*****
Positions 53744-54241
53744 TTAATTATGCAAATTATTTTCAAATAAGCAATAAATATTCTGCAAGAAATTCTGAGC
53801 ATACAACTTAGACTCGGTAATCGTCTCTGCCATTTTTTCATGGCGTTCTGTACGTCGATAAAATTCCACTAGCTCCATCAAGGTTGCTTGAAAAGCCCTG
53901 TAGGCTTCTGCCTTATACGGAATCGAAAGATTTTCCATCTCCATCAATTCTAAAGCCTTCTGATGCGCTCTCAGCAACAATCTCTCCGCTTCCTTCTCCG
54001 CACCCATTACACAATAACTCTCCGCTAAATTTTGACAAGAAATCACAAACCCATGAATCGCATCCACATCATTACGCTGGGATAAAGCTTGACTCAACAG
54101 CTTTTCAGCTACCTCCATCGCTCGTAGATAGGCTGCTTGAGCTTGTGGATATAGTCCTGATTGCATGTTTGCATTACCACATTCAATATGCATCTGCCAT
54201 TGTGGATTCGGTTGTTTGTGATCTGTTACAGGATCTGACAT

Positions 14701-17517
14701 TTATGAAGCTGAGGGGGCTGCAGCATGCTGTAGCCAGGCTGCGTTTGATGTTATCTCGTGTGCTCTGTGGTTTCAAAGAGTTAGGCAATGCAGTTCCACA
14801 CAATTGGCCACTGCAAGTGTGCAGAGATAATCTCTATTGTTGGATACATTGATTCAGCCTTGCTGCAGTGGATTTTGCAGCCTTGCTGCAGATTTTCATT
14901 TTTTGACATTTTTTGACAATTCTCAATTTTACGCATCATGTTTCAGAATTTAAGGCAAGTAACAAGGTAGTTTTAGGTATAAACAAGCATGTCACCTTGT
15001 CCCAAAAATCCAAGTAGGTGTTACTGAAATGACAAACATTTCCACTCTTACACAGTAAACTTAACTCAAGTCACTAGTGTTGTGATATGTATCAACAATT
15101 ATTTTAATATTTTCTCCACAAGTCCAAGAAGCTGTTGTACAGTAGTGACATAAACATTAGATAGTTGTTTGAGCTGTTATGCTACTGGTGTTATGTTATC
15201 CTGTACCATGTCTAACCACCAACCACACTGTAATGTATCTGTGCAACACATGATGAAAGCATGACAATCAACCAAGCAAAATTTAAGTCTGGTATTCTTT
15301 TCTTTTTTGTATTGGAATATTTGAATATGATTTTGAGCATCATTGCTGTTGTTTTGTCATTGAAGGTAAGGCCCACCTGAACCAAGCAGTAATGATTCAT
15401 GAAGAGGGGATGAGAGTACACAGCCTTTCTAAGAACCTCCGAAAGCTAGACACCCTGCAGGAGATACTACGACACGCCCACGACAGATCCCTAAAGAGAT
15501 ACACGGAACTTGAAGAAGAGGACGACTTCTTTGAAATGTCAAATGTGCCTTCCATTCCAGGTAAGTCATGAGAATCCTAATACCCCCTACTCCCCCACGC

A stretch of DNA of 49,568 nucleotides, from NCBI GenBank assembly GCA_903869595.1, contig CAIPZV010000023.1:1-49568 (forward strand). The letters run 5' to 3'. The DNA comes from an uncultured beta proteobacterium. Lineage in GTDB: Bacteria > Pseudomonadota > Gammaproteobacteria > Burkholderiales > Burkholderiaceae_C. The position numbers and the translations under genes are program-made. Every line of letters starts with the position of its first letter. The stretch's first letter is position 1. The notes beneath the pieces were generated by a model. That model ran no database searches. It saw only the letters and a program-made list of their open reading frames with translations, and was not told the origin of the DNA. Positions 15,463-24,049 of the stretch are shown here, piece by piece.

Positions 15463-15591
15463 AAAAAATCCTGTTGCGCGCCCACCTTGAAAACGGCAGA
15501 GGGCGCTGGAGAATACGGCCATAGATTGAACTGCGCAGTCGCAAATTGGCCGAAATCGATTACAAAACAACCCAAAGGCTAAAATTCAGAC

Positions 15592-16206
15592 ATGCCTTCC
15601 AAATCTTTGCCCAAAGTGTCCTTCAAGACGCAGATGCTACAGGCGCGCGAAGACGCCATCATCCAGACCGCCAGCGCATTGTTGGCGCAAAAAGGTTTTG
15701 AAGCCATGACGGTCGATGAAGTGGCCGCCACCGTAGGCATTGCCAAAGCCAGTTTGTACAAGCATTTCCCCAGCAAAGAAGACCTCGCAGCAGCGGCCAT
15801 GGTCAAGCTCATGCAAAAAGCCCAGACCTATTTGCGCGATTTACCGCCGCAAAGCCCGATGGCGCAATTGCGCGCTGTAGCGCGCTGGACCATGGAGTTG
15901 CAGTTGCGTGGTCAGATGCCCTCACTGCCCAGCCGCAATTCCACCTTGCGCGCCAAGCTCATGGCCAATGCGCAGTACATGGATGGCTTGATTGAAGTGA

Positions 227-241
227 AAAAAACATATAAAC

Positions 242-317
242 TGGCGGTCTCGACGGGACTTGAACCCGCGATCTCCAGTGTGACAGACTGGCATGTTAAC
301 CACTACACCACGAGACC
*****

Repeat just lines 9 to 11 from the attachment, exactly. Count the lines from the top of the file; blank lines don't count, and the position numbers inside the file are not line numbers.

14701 TTATGAAGCTGAGGGGGCTGCAGCATGCTGTAGCCAGGCTGCGTTTGATGTTATCTCGTGTGCTCTGTGGTTTCAAAGAGTTAGGCAATGCAGTTCCACA
14801 CAATTGGCCACTGCAAGTGTGCAGAGATAATCTCTATTGTTGGATACATTGATTCAGCCTTGCTGCAGTGGATTTTGCAGCCTTGCTGCAGATTTTCATT
14901 TTTTGACATTTTTTGACAATTCTCAATTTTACGCATCATGTTTCAGAATTTAAGGCAAGTAACAAGGTAGTTTTAGGTATAAACAAGCATGTCACCTTGT